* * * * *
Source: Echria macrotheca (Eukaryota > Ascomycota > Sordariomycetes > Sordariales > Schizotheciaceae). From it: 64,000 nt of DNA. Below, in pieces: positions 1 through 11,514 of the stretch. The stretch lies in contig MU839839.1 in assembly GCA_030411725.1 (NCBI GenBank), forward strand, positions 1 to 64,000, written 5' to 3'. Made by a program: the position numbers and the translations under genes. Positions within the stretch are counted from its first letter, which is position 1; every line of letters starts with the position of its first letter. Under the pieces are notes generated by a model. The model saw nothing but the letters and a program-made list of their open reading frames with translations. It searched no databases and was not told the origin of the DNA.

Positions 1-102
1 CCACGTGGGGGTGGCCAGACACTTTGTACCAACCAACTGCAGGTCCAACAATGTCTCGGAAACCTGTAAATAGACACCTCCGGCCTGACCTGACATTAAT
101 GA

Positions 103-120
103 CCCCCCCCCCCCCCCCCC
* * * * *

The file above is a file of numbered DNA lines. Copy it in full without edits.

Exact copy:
Source: Echria macrotheca (Eukaryota > Ascomycota > Sordariomycetes > Sordariales > Schizotheciaceae). From it: 64,000 nt of DNA. Below, in pieces: positions 1 through 11,514 of the stretch. The stretch lies in contig MU839839.1 in assembly GCA_030411725.1 (NCBI GenBank), forward strand, positions 1 to 64,000, written 5' to 3'. Made by a program: the position numbers and the translations under genes. Positions within the stretch are counted from its first letter, which is position 1; every line of letters starts with the position of its first letter. Under the pieces are notes generated by a model. The model saw nothing but the letters and a program-made list of their open reading frames with translations. It searched no databases and was not told the origin of the DNA.

Positions 1-102
1 CCACGTGGGGGTGGCCAGACACTTTGTACCAACCAACTGCAGGTCCAACAATGTCTCGGAAACCTGTAAATAGACACCTCCGGCCTGACCTGACATTAAT
101 GA

Positions 103-120
103 CCCCCCCCCCCCCCCCCC